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#74 2023-11-15 10:33:05

GW Johnson
Member
From: McGregor, Texas USA
Registered: 2011-12-04
Posts: 5,493
Website

Re: Carbon Monoxide - a way to power Mars?

What I found was poor Isp performance with LOX-LCO,  due to low c*.  But if it is readily available,  you may not care about that.  It won't get you into orbit or halfway around the planet as a rocket propellant,  but it might serve for short-range "local" stuff. 

I suspect that in some sort of internal combustion engine,  it would perform about like methanol.  Just remember,  that on Mars,  you have to carry the oxygen (which outweighs the fuel),  and a diluent gas (which outweighs the oxygen),  to operate internal combustion devices as we know them here. 

If you are willing to undertake the extensive redesign to handle 500-1000 C higher flame temperatures,  you can delete the diluent gas. All fuels burn with air at about the same temperatures at the stoichiometric mixtures,  whether low or high energy.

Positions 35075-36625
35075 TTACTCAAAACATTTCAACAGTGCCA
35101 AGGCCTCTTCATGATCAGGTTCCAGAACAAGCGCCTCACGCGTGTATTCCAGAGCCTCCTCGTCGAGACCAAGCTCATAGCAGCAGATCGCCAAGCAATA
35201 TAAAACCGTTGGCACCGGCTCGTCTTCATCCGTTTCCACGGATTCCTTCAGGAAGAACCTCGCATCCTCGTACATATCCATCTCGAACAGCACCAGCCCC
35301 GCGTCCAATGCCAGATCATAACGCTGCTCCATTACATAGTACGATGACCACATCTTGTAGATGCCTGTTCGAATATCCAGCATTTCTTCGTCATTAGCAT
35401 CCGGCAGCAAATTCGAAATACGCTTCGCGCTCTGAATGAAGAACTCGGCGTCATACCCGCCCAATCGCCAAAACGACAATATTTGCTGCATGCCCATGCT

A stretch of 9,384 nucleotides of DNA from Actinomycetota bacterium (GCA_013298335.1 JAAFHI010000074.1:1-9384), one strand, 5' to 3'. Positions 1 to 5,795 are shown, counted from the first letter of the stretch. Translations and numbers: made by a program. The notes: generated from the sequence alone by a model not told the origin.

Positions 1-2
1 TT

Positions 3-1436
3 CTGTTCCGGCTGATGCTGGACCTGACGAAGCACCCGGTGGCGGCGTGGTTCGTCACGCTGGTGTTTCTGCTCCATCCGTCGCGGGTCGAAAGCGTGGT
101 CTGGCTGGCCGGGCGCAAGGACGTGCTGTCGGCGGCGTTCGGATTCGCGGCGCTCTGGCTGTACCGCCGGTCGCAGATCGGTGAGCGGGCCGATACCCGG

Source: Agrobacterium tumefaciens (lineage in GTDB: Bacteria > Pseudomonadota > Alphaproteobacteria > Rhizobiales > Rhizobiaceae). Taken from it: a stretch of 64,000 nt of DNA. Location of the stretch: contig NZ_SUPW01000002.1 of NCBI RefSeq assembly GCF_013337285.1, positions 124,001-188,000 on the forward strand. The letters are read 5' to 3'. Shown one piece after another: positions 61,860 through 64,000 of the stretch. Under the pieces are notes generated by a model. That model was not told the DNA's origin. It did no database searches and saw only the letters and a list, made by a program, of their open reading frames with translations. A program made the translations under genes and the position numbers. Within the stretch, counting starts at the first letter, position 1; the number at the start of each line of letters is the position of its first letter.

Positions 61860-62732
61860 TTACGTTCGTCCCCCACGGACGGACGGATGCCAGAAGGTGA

GW


GW Johnson
McGregor,  Texas

"There is nothing as expensive as a dead crew,  especially one dead from a bad management decision"

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#75 2023-11-15 18:50:09

SpaceNut
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From: New Hampshire
Registered: 2004-07-22
Posts: 29,052

Re: Carbon Monoxide - a way to power Mars?

We have looked at a lot of other uses for co2, co and other fuels that can be derived from insitu processing for quite some time but its the requirement to go with nuclear for power which means we must do with less fuel to drop the power requirements back down to go with those other supply systems power designs.